Child Custody Mediation Lawyers

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Child Custody Mediation Lawyers

In any dispute over child custody, emotions are likely to run high. However, both parents should remember that they are fighting for their child’s best interests. If the dispute goes to court, a judge will have to work out a plan that he or she believes is in the best interests of the child. It is entirely possible that whatever arrangement the judge imposes will not be satisfactory to either parent.

With this in mind, it is always a good idea (and sometimes required by law) to go into mediation first, with a court battle being the last resort.

Mediation is a type of alternative dispute resolution (resolving a conflict without going to court) in which a neutral third party (the mediator) helps the parties in the dispute reach an agreement. The mediator does not actually decide the case. Rather, they act as a go-between for the parties, and try to keep negotiations on track. In mediation, it is the parents who have the final say in what agreement, if any, is reached. Therefore, the likelihood of reaching an agreement that protects the interests of the child, and is satisfactory to both parents, is probably higher than in litigation.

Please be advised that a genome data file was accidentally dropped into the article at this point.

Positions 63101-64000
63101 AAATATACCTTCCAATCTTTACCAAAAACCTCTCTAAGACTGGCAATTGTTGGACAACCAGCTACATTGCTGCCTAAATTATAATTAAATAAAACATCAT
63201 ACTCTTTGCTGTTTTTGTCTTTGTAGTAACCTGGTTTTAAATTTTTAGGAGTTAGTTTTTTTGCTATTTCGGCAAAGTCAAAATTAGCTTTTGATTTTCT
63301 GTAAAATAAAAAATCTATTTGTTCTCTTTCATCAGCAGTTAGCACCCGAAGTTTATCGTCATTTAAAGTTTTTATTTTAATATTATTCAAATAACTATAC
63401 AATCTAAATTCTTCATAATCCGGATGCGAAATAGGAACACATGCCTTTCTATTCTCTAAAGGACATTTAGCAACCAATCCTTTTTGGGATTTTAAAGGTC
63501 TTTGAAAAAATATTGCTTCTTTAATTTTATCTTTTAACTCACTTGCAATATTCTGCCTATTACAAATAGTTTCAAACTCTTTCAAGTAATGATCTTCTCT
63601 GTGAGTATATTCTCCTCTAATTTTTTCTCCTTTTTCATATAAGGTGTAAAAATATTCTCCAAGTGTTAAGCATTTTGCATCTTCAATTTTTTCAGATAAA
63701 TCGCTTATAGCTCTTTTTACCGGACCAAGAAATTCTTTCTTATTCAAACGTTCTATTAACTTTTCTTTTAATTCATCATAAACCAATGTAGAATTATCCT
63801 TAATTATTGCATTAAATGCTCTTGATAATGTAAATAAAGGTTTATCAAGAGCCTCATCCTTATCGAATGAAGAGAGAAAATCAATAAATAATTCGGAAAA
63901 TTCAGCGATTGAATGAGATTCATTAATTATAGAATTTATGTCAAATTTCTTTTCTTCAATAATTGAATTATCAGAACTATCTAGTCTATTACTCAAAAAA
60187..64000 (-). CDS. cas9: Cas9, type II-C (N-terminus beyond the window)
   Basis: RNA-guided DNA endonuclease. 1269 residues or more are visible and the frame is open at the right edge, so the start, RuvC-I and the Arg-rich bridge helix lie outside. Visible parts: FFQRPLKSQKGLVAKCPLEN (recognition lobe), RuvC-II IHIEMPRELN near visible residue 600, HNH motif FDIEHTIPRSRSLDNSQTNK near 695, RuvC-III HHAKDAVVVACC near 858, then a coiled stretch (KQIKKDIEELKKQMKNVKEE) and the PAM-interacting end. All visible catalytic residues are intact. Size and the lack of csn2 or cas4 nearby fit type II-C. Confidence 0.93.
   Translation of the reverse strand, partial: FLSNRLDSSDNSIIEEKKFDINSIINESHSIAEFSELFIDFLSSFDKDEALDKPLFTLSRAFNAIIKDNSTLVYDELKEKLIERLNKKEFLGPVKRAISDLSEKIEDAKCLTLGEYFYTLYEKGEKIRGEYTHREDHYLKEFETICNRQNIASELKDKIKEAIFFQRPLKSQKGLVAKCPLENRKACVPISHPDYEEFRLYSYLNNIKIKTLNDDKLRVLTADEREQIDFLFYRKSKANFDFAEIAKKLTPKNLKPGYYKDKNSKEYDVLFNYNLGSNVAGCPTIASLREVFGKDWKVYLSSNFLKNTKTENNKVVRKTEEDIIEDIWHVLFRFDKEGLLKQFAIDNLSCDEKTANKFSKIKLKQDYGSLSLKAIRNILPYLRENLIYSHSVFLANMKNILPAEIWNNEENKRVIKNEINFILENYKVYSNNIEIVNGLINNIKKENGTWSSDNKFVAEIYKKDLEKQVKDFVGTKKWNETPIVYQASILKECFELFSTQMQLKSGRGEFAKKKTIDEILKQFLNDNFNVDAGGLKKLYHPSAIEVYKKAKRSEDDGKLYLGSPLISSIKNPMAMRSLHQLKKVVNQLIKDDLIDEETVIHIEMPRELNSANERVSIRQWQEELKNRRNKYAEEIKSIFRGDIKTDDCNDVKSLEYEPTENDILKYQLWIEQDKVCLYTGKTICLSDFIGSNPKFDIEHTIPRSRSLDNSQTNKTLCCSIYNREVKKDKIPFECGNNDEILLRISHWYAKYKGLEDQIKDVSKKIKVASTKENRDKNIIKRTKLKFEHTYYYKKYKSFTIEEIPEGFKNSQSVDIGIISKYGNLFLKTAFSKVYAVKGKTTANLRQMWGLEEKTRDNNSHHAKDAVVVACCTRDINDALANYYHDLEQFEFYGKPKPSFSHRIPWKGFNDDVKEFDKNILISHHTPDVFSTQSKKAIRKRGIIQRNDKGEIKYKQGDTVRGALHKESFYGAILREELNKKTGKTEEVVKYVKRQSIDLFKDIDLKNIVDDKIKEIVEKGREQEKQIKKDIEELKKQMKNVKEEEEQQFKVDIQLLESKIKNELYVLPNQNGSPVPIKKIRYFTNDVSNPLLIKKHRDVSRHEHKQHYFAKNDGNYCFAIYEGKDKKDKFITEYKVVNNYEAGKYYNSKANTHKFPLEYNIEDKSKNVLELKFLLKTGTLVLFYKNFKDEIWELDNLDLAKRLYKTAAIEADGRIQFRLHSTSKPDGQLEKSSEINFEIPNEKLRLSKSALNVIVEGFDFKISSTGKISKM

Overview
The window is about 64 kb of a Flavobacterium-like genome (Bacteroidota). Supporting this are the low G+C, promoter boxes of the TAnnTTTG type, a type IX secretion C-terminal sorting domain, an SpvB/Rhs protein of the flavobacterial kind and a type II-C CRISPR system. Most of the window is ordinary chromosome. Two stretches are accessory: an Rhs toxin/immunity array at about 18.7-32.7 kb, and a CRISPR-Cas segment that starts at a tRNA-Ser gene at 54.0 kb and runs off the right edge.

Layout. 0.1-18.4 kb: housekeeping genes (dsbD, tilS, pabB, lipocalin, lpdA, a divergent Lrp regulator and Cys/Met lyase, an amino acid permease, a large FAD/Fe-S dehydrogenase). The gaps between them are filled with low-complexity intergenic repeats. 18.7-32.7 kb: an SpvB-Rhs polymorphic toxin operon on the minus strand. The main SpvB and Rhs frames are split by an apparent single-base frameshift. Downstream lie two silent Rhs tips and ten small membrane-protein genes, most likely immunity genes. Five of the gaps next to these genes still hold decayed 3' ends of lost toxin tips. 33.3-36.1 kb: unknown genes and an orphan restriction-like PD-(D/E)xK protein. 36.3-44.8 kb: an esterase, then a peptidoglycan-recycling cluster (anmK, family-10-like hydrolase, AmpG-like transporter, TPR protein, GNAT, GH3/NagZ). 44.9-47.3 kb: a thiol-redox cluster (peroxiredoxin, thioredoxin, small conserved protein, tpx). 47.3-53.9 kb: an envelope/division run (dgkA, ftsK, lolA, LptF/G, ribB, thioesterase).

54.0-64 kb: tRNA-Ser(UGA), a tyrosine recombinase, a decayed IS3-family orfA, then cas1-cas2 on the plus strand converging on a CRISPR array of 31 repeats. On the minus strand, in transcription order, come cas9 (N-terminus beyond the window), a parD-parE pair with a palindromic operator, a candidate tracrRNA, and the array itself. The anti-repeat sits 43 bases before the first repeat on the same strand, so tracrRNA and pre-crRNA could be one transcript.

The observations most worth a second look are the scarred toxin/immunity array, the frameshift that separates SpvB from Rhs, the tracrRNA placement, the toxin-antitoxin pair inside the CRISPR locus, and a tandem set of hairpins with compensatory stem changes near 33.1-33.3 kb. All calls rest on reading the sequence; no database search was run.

Going into mediation, there are some guidelines that you should follow, to help the process go smoothly. You should go in prepared to treat the other parent with respect. You will both get a chance to voice your opinion.

You should be prepared to make some concessions. Any negotiation involves give and take, and you should not expect to get everything you want. It might help to make a list of certain concessions you are willing to make beforehand, and the areas in which you are not willing to concede. If both parties are honest and clear about their desires, it will be much easier to reach an agreement that satisfies both.

You should also go in with a desire to protect the interests of your child. In a divorce, it may be tempting to try to “stick it to” the other spouse, by taking as much as possible. In any negotiation, such an approach will be counterproductive, and it is not in the child’s best interests. Any feelings of personal animosity should be left at the door.

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Last Modified: 01-14-2014 02:26 PM PST

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